Basohli Art form was born in the 16th century. The king of Basohli, Kirpal Pal, a huge fan of paintings had three royal painters and the king would often get these painters to create magic on canvas. Now, many of us in Jammu know about today’s Basohli art paintings which sell the world over. This is why we thought why not introduce you to the last of the Royal bloodline painters. There are other painters too off course.
Sohan Singh Billawaria has been creating traditional Basohli art since his college days, and has been a full-time Basholi art painter and instructor for the past 27 years. Today, he is counted among few artists who has been keeping the tradition of Basholi Art painting alive.
He was born in the family of Basholi Art painters so it is very right to say that art flows in his blood. His father, grandfather, great grandfather use to make Basholi painting.
Since it was in his blood, he never felt the need of any formal training. As a child, he explored the art and during college days, he started painting on his own and has been painting ever since.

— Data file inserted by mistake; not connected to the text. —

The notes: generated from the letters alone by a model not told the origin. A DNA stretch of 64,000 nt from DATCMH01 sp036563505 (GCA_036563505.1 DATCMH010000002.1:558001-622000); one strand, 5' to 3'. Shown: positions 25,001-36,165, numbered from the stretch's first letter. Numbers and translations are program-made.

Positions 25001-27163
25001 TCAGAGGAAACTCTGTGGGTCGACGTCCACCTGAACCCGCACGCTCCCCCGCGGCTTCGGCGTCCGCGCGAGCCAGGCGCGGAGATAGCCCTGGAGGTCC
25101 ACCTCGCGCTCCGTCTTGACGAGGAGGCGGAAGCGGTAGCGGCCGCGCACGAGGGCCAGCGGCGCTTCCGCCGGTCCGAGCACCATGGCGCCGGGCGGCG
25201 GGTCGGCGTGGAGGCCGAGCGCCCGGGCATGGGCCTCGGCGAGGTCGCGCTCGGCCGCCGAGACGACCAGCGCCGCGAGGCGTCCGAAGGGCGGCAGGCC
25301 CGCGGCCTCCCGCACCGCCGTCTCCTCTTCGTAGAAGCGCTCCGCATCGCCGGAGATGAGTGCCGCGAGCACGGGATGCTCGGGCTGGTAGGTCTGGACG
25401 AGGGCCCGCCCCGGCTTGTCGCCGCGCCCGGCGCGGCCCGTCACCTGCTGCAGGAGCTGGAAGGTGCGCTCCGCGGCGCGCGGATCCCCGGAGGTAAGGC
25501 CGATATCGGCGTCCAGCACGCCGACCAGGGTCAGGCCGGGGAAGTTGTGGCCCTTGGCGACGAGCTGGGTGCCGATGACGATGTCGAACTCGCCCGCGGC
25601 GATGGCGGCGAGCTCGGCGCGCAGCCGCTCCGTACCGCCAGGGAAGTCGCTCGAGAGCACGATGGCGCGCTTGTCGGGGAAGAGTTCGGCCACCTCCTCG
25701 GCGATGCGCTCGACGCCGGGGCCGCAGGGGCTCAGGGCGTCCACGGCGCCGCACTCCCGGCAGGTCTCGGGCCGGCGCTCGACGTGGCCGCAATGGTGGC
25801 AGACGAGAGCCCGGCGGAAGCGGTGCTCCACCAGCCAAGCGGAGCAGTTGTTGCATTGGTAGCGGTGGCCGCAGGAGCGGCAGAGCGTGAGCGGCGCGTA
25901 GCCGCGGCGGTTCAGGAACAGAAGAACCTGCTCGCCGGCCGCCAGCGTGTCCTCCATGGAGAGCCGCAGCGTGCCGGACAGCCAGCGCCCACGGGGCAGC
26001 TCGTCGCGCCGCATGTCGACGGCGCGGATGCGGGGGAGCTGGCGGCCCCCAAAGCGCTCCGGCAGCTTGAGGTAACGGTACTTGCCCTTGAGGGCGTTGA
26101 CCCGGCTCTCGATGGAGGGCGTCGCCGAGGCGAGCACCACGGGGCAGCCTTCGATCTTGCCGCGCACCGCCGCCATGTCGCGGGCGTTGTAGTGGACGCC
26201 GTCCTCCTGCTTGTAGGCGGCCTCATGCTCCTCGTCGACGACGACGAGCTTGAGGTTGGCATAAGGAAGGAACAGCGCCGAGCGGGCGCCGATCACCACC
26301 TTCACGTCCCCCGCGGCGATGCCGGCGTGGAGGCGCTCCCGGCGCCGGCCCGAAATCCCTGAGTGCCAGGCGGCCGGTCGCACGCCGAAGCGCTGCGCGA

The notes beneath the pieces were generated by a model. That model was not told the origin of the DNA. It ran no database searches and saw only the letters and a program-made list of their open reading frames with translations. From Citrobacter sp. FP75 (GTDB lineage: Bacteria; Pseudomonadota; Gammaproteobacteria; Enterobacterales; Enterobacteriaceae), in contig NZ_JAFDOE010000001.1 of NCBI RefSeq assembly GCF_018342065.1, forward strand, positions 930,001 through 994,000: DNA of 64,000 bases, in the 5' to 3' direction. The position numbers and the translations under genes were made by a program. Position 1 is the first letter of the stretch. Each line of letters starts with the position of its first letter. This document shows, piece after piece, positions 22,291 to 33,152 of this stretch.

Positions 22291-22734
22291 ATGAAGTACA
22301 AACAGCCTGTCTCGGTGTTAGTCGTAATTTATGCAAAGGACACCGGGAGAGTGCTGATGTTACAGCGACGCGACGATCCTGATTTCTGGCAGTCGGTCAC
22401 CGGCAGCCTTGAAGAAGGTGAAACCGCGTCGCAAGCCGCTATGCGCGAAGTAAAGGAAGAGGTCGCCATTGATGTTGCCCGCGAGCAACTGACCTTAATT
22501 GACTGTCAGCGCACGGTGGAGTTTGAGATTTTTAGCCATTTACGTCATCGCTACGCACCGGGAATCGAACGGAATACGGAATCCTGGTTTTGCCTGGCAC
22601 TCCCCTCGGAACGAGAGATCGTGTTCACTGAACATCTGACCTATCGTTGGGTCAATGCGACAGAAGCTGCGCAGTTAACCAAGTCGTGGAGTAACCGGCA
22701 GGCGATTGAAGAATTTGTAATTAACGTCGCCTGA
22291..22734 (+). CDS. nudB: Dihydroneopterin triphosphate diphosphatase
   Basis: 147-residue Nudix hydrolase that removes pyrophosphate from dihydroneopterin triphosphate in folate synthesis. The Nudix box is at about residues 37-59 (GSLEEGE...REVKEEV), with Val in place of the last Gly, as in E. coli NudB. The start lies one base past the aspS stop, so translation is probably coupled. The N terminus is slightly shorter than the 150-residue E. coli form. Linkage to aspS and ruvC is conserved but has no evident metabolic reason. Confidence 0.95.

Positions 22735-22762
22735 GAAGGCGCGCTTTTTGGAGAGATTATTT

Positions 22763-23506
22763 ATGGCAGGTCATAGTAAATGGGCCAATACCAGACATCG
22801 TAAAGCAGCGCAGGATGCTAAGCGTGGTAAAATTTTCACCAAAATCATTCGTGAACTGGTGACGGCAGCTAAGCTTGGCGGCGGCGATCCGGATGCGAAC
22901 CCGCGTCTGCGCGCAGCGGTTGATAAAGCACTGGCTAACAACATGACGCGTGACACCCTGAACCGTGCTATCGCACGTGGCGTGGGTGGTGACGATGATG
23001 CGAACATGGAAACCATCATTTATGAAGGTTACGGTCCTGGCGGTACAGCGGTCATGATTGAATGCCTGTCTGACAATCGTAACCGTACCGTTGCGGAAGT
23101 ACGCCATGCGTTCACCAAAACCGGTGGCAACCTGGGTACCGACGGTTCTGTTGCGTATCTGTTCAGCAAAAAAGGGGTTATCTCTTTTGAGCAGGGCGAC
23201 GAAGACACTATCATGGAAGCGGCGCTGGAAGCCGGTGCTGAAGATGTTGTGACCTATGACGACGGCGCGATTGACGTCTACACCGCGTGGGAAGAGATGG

Started 27 years ago, Sohan Singh Billawaria has made innumerable Basholi Art paintings that have been loved by the people from across the world.
One of the peculiarities of Basholi Art paintings is that the eyes of the characters are rounder and bigger and this gives the painting a very attractive look. Besides, artificial colours are never used.
Sohan paints with colours he extracts from nature which make the painting very soft & extraordinarily natural.
The most important feature of Basohli paintings is the use of real gold with particles of green beetles’ wings. Due to the use of gold, Basohli paintings are counted among the most expensive paintings in the world.
His favourite genre is Rasamañjarī in which a couple especially Radha and Krishna is illustrated. You will never see mountains in his paintings. There will be only round shaped trees.
Besides painting the most expensive art in the world, Sohan works for several NGOs and takes special Basohli Art classes outside the state. He feels globalisation has had a very bad effect on the art.
His personal favourite painting is Mahashakti Smadhi Simran which he has kept in his gallery and he never wants to sell it. Sohan has won acclamation various times from the Ministry of textile and culture. His only dream is to keep this royal art alive.